Try 3 months for $3
Cheri Maples

Former Madison police Capt. Cheri Maples chats in her office in 2004. Maples died Thursday, months after suffering life-threatening injuries in a bicycle crash.  

Former Madison police Capt. Cheri Maples died Thursday morning, months after suffering life-threatening injuries in a bicycle crash. She was 64.

Maples, who struck the side of a van while riding her bicycle in September, died after going into distress from a systemic infection, according to a post by Eileen Harrington on Maples’ CaringBridge website.

A 20-year veteran of the Madison Police Department, Maples also co-founded the Center for Mindfulness & Justice with her friend Maureen Brady in 2009.

“Cheri would want to tell each one of you how moved and grateful she has been for your love, prayers, kindness, generosity and every kind of support,” Harrington wrote. “Yesterday morning, she said to me, ‘I have lived such a good life.’”

At the non-sectarian Center for Mindfulness & Justice, Maples was a dharma teacher, keynote speaker and organizational consultant and trainer.

Once a finalist for Madison police chief, Maples joined the department in 1984 and became the captain of personnel and training. She retired in early 2005 after being passed over for the chief and assistant chief positions.

The Police and Fire Commission chose former Police Chief Noble Wray for the post over Maples and current Police Chief Mike Koval after a protracted selection process.

“She was a pioneering and progressive spirit in championing police work toward a greater embrace in our role as guardians and protectors, and clearly one of those who modeled and broke the glass ceiling in advancing the role of women in a traditionally male-dominated profession,” said Koval, whom Maples had supervised.

After leaving the department, Maples, who held a law degree and a master’s in social work, was an administrator for probation and parole services in the state Department of Corrections and a Wisconsin assistant attorney general.

Koval said Maples had an “incredible sense of empathy and understanding, particularly for the underserved and underdog.”

Steven Spiro, who knew Maples for 20 years through the SnowFlower Sangha Buddhist community in Madison, recalled her “great smile” and said she loved baseball, sailing and traveling the country on her motorcycle.

While Maples’ death came as a surprise, Spiro said, “She died, what you would say, a really good death. She was ready to die. She was not afraid to die. She was really an example of a person having a lot of equanimity and gratitude.”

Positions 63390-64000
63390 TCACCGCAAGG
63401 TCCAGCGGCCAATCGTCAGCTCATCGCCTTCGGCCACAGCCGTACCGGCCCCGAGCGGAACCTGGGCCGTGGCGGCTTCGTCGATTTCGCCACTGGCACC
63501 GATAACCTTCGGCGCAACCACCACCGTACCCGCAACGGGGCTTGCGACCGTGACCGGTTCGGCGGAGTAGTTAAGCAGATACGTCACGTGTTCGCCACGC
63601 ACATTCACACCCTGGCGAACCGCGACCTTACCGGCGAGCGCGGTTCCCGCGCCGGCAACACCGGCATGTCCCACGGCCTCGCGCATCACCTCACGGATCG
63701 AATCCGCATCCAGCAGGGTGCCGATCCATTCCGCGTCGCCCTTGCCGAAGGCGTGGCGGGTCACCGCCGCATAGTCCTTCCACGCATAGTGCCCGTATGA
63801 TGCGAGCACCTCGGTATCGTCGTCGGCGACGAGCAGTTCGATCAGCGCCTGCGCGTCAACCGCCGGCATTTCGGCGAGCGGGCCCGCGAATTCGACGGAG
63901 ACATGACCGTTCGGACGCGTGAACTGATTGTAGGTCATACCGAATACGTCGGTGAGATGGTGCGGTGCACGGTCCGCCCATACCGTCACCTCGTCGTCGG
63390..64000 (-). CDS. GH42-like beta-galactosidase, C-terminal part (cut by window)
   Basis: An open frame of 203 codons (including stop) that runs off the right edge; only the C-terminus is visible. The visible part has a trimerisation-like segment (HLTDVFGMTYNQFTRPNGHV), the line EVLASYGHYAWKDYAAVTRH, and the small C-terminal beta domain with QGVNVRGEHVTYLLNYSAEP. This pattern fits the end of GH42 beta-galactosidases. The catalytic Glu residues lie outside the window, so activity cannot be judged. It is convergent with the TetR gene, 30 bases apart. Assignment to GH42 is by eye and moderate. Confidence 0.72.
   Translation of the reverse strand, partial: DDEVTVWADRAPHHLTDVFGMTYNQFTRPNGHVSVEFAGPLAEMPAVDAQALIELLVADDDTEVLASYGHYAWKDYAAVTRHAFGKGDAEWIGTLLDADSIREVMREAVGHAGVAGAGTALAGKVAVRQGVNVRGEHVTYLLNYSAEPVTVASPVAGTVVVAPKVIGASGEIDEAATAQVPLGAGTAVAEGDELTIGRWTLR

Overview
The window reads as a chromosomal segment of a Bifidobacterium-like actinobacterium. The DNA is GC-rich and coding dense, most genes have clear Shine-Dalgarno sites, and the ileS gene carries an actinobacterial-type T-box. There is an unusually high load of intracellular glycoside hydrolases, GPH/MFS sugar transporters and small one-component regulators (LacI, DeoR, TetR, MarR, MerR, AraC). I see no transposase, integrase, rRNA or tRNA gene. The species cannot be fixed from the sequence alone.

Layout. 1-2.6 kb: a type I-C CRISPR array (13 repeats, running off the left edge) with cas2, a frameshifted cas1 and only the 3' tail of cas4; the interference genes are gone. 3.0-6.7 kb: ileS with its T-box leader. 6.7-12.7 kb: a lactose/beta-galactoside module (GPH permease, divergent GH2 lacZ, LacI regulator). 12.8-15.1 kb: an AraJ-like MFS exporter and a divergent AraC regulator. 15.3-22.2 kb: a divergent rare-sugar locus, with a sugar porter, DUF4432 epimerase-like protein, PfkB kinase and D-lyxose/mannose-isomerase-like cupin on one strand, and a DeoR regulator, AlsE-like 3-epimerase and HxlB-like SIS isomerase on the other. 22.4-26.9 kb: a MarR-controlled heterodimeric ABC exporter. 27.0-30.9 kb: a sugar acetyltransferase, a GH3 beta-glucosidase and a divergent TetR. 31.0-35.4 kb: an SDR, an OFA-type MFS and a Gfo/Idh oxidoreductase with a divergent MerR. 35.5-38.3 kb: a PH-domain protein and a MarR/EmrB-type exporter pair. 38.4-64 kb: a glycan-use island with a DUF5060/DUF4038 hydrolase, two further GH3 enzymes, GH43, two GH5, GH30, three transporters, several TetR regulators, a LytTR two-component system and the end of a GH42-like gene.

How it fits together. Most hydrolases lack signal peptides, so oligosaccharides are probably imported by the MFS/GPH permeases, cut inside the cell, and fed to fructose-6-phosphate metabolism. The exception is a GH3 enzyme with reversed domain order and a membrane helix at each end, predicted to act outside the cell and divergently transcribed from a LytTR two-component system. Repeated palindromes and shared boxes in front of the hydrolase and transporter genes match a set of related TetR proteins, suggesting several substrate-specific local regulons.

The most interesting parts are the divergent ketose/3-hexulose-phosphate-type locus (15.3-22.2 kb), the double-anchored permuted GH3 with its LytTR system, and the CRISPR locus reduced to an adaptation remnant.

At 31, Maples transitioned to the field of policing, bringing with her experience as a community organizer, peace activist and advocate for victims of domestic violence.

In a 2003 Capital Times article, Maples credited former Police Chief David Couper for helping her feel welcome in the department as a woman, and as a lesbian.

“Although many of my leftist friends firmly believed I sold out with my choice to become a cop, I believe just the opposite,” she said at the time. “I believe we depend on the police to give meaning to the values a democracy is dependent upon for its survival.”

At the time of her promotion to captain in 2000, Maples was only the third woman in the police department’s history to fill a top command position.

Last September, Maples hit the side of a van after failing to stop at a stop sign on the Capital City Trail at Syene Road in Fitchburg, authorities said. The crash left her with life-threatening injuries, eventually paralyzing her from the chest down.

Twenty years ago in an interview with the Wisconsin State Journal, Maples recalled her realization as a child to the challenges that race and class can put on people.

“The best police officers are the ones who have the strength to take charge, to walk the line and find a way not to shut down,” Maples said. “To still do the job with an open heart.”

Subscribe to Breaking News

* I understand and agree that registration on or use of this site constitutes agreement to its user agreement and privacy policy.

Logan Wroge is the K-12 education reporter for the Wisconsin State Journal. He has been with the newspaper since 2015.